Using Multiple Sources of Data to Inform ELA Instruction & Grouping
As a blended school, sometimes there is an overwhelming amount of data. Knowing how to use it and when is critical in making sure that the data is both purposeful and useful. Included is both offline (DRA, RAZ, and Interim Benchmark assessments) and online (iReady) assessments to inform instruction and make groups (guided reading, computer groups, and skills-based groups).
I use weekly Data Chats with my students as a powerful way to motivate and encourage them. The strategy allows us to celebrate successes and identify challenges. When analyzing data from the blended programs, I work hard to identify what my students should know (i.e., what data to pull out and share with students) and to give my students the appropriate next steps for improving their scores. In each Data Chat, I try to gather student input on what's challenging them and to have my students articulate the strategies that work for them.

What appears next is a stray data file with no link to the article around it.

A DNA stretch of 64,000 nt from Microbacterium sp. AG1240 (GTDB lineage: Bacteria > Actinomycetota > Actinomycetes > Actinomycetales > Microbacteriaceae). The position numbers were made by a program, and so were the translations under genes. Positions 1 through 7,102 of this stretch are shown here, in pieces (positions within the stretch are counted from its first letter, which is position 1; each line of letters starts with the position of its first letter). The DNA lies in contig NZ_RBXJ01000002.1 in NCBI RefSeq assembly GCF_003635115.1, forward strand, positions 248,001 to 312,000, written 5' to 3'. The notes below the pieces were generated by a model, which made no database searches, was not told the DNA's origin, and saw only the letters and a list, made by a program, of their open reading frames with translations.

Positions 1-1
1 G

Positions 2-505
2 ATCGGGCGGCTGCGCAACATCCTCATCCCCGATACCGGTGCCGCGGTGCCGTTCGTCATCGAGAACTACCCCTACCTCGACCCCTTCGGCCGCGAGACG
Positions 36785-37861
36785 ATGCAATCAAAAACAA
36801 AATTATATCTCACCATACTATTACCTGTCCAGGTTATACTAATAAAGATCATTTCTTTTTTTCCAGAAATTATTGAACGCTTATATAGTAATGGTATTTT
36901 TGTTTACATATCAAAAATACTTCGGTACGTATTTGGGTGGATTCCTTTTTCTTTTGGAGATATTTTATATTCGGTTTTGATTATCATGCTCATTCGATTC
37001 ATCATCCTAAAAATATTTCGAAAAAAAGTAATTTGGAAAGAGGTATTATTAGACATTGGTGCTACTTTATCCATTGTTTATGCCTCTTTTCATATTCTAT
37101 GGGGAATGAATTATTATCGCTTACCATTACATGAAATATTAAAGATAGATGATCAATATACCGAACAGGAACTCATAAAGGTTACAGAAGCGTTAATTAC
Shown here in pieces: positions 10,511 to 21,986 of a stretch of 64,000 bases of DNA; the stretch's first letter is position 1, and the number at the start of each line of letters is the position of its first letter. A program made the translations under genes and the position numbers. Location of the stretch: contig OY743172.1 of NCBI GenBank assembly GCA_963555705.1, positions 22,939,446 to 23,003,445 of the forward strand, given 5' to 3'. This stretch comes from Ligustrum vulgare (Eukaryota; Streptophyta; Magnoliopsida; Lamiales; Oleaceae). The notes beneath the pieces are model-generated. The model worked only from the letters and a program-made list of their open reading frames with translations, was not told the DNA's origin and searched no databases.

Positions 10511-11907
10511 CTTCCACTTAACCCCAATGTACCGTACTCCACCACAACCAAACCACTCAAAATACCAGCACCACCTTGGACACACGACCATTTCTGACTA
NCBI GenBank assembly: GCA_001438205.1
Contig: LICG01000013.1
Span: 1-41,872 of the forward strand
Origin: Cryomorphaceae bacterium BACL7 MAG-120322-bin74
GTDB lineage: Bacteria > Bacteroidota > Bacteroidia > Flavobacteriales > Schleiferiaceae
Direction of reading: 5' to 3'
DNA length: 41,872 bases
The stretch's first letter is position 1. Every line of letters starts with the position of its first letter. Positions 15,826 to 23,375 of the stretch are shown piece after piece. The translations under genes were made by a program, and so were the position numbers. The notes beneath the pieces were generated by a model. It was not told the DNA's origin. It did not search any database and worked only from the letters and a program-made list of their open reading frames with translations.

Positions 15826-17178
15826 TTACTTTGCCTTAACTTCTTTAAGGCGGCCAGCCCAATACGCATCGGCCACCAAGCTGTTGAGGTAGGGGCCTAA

One way we bring authenticity to our lessons is by making explicit connections or real world hooks to what we're learning. What I particularly enjoyed about our persuasive writing unit is that we were able to identify real problems in our own school community and to think of solutions. It then brought about real change in our school, and in this case brought about getting more magazines into the classroom which was an identified need of our class.
Council is a time for my students to share their highs and lows related to academics, and to share what's successful and struggling for them in the class. It is a non-hierarchical forum for discussion. This is important in my classroom because it gives us a powerful practice to understand more fully and appreciate the diverse backgrounds, experiences, and opinions of our classroom. It is a process that continually evolves with each group and in each time in our own developments.